The learned Abbe Cesarotti is mistaken in saying that Mr. Shaw is a countryman of Doctor Johnson. Mr. Shaw is a native of the Island of


Arran, which, with the Isle of Bute, form the shire of Bute, where the Gaelic language is spoken, but not in the same purity as in other districts, more especially in parts of the shires of Argyle and Inverness.

Doctor Johnson was born at Litchfield, Staffordshire, in 1709, where his father had been many years before, a bookseller; and, from his own confession, he was totally unacquainted with the Gaelic language, and never had been in Scotland, until he made his tour to the Hebrides, in 1773, when the authenticity of the poems of Ossian made a part of his inquiries, which he gave to the public in 1775.

It may be proper to remark that Mr. Shaw, in his Analysis of the Gaelic language, the first work he published, professes himself a strenuous believer in Ossian’s poems, and the history of Fingal; but how he afterwards became a sceptic, we will leave his subsequent controversial writings to explain. See note P. In his native isle (Arran) he must have heard, in his youth, recited many traditional songs and fragments respecting Fingal, and his warriors ; and places are shewn at this day which bear his name. Mr. Pennant, in his voyage to the Hebrides, (p. 206), mentions Fingal’s caves, on the western shore of Arran.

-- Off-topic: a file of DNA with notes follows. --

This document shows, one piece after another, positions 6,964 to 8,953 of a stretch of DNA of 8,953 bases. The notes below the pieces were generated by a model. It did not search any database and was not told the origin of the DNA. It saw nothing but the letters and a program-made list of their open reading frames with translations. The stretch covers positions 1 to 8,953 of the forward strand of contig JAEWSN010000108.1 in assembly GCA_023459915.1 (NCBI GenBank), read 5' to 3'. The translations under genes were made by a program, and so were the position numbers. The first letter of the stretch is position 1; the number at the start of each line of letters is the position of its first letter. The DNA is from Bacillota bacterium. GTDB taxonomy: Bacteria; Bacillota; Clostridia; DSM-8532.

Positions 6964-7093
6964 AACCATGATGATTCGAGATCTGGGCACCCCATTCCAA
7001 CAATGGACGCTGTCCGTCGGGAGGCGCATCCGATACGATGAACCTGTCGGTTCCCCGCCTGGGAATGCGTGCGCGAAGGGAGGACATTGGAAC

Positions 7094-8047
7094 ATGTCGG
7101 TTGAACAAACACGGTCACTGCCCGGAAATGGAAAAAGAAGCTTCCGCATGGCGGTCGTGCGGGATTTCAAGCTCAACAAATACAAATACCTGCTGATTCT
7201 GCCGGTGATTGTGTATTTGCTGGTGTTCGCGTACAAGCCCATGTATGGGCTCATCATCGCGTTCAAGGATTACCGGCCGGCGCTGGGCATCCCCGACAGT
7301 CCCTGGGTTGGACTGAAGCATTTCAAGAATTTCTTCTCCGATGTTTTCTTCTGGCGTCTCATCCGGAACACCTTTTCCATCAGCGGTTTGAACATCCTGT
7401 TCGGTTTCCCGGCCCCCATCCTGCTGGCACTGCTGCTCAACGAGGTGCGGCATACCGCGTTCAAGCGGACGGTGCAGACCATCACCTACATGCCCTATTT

“ The most remarkable,” says he, “ are those of Fin-mac-cuil, or Fingal, the son of Cumhal, the father of Ossian, who, tradition says, resided in this island for the sake of hunting. One of these caverns is an hundred and twelve feet long, and thirty high, narrowing to the top like a Gothic arch.” Mr. Martin, in his Description of the Western Isles (p. 219), says : “ There are several caves on the coast of this isle (Arran) ; those on the west are pretty large, particularly in Drum-crucy; an hundred men may sit or lie in it; it is contracted gradually from the floor upwards to the roof. In the upper end there is a large piece of rock formed like a pillar; there is graven on it a deer, and underneath it a two-handed sword. There is a void space on each side of the pillar.